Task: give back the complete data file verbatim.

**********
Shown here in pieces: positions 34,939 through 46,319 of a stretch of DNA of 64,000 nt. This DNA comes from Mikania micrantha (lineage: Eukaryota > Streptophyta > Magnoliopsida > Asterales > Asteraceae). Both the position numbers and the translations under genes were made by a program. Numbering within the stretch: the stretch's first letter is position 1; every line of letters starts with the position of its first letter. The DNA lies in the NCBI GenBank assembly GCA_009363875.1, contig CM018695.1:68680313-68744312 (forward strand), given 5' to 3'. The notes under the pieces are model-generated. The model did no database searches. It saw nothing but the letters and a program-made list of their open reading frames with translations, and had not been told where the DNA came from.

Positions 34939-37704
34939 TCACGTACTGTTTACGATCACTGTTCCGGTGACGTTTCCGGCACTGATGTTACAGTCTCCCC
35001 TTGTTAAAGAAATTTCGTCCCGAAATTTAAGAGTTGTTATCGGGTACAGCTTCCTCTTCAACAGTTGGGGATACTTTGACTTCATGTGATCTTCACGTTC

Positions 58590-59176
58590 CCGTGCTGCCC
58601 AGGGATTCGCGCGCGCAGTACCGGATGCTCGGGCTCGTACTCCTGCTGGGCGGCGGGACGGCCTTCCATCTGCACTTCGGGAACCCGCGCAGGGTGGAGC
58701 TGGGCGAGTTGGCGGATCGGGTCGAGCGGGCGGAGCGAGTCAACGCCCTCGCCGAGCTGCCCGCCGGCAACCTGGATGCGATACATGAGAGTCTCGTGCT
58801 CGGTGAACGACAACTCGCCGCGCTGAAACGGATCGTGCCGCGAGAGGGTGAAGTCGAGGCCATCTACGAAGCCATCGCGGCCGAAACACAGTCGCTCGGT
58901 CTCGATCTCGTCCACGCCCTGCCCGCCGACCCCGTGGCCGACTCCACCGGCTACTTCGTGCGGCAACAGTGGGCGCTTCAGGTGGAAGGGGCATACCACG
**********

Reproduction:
Shown here in pieces: positions 34,939 through 46,319 of a stretch of DNA of 64,000 nt. This DNA comes from Mikania micrantha (lineage: Eukaryota > Streptophyta > Magnoliopsida > Asterales > Asteraceae). Both the position numbers and the translations under genes were made by a program. Numbering within the stretch: the stretch's first letter is position 1; every line of letters starts with the position of its first letter. The DNA lies in the NCBI GenBank assembly GCA_009363875.1, contig CM018695.1:68680313-68744312 (forward strand), given 5' to 3'. The notes under the pieces are model-generated. The model did no database searches. It saw nothing but the letters and a program-made list of their open reading frames with translations, and had not been told where the DNA came from.

Positions 34939-37704
34939 TCACGTACTGTTTACGATCACTGTTCCGGTGACGTTTCCGGCACTGATGTTACAGTCTCCCC
35001 TTGTTAAAGAAATTTCGTCCCGAAATTTAAGAGTTGTTATCGGGTACAGCTTCCTCTTCAACAGTTGGGGATACTTTGACTTCATGTGATCTTCACGTTC

Positions 58590-59176
58590 CCGTGCTGCCC
58601 AGGGATTCGCGCGCGCAGTACCGGATGCTCGGGCTCGTACTCCTGCTGGGCGGCGGGACGGCCTTCCATCTGCACTTCGGGAACCCGCGCAGGGTGGAGC
58701 TGGGCGAGTTGGCGGATCGGGTCGAGCGGGCGGAGCGAGTCAACGCCCTCGCCGAGCTGCCCGCCGGCAACCTGGATGCGATACATGAGAGTCTCGTGCT
58801 CGGTGAACGACAACTCGCCGCGCTGAAACGGATCGTGCCGCGAGAGGGTGAAGTCGAGGCCATCTACGAAGCCATCGCGGCCGAAACACAGTCGCTCGGT
58901 CTCGATCTCGTCCACGCCCTGCCCGCCGACCCCGTGGCCGACTCCACCGGCTACTTCGTGCGGCAACAGTGGGCGCTTCAGGTGGAAGGGGCATACCACG